Episode 7: King Richard goes on Crusade, summer 1190

King Richard proved his military skill in the Holy Land, but decided against trying to re-take Jerusalem, so in many ways his crusade was still a work in progress when he decided to return home in 1192.

After subduing malcontents in his northern French provinces in the late summer of 1190, Richard was setting his affairs in order, for the crusade, in his duchy of Aquitaine, south-west France, in early autumn by besieging William de Chisi's castle, capturing it, and hanging its owner for plundering pilgrims on their way to the Shrine of St James of Compostella, in Spain.

In England, the officers the king had placed in charge of the government quarrelled with William de Longchamp, Bishop of Ely, for whom Richard had obtained from Pope Clement the legateship. Being a papal legate gave to the holder of the office in his locality virtually all the powers of a pope.

Bishop William was also chancellor and justiciary of England - the top man in the government - and had marched with an army on York to set to rights the wrongs perpetrated in the pogrom of the Jews, at the time of the king's coronation, which I reported in the last Episode.

He sacked the sheriff of York and the commander of the castle, and took a hundred hostages, pending the appearance of the evil-doers at the king's court. Backing the Jews was hardly a popular policy, especially as many aristocratic borrowers of Jewish money probably saw their destruction as a means of escaping their debts.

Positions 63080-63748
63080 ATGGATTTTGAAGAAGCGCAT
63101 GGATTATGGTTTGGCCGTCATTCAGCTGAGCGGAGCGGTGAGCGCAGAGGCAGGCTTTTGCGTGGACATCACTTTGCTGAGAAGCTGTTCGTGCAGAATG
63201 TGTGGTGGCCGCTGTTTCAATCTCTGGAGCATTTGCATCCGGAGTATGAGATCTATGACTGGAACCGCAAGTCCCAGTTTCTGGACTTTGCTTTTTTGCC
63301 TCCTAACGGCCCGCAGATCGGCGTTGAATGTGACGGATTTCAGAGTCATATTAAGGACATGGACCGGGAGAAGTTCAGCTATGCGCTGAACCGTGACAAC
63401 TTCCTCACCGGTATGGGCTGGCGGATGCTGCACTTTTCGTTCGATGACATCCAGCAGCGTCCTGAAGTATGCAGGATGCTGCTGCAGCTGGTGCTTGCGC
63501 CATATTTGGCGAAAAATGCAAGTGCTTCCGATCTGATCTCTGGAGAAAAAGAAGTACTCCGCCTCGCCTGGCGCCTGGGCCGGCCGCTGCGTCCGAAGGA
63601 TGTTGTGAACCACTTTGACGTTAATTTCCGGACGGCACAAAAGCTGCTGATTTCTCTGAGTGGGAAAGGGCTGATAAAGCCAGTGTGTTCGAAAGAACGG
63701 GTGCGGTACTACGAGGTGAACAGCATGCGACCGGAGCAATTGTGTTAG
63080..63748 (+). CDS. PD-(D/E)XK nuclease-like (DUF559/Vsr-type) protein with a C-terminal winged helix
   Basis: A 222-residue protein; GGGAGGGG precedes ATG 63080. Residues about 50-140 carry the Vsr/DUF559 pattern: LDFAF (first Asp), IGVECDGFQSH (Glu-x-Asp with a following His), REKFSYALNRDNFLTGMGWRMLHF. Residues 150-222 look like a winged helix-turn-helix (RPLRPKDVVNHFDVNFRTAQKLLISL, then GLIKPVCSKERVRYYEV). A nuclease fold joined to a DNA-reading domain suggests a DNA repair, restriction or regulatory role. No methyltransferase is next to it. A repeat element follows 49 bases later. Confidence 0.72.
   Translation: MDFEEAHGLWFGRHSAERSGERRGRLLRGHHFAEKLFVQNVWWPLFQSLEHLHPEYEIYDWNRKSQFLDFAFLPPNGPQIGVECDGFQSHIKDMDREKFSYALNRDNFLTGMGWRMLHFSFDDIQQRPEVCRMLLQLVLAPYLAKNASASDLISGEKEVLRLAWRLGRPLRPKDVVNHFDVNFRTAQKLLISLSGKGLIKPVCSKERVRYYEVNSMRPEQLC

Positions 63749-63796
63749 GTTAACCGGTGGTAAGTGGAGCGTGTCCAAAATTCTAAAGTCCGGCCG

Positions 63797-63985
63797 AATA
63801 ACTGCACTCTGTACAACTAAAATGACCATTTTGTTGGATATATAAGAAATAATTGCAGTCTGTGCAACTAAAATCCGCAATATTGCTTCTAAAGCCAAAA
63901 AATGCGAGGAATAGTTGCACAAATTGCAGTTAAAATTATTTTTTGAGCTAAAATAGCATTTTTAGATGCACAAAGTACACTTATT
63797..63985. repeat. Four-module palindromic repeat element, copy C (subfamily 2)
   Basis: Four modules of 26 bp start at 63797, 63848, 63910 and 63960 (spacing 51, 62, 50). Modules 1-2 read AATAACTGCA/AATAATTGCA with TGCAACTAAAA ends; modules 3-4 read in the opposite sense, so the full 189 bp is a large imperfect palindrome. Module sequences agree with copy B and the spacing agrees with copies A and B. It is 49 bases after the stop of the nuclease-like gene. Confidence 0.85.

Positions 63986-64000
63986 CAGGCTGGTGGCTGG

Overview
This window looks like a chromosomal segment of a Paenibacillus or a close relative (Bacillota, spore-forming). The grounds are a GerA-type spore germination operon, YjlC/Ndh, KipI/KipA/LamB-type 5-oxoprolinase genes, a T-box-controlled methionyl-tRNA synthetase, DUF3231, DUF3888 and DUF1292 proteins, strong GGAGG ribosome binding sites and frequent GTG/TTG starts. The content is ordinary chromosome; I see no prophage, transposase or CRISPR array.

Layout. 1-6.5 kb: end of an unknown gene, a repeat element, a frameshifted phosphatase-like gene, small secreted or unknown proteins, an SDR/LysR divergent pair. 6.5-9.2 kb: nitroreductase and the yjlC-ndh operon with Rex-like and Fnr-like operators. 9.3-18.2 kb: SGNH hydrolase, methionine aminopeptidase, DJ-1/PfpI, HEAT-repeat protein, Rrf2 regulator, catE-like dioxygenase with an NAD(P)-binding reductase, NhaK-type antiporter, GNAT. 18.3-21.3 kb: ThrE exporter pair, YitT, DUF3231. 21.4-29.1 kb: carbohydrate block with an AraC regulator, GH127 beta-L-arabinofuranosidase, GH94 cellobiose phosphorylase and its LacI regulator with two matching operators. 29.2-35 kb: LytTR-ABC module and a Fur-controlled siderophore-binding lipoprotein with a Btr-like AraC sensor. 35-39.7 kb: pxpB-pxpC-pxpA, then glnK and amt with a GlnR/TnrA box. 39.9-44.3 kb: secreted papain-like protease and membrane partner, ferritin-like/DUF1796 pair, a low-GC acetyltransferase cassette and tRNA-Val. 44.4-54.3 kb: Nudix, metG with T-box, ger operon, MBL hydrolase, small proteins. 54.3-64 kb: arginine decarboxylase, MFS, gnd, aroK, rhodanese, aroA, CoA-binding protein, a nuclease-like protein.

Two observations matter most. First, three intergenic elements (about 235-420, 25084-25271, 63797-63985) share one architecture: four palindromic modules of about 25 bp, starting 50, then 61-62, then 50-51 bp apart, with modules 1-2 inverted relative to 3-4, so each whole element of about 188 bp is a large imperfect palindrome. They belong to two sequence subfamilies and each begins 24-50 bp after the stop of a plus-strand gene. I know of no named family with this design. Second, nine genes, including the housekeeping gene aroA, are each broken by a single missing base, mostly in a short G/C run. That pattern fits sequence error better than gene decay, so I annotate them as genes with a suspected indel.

But Legate William was also discomfitted because when he arrived at York he was not met with what he considered to be the proper respect from the Canons of the minster and churches there. He laid an interdict on them immediately until they threw themselves at his feet. He also arrested Hugh, Bishop of Durham, who had been appointed by the king as Justiciary North of the River Trent to the Scottish border.

He was imprisoned at Southwell, Nottinghamshire, until he surrendered to the Bishop William Windsor Castle and others that Richard had placed in the Legate's hands. This was an inauspicious start to the crusade and a sign of things to come when Prince John, the new Count of Mortain, would seek to subvert the government.

Back in France, waiting for Richard at Marseille were his ships and the great siege engines that had been commissioned for war, and he set sail for the Holy Land. It is beyond the scope I have set for this history, but is it not fascinating that money could be transported safely to Marseille, then not part of France, but of Aragon?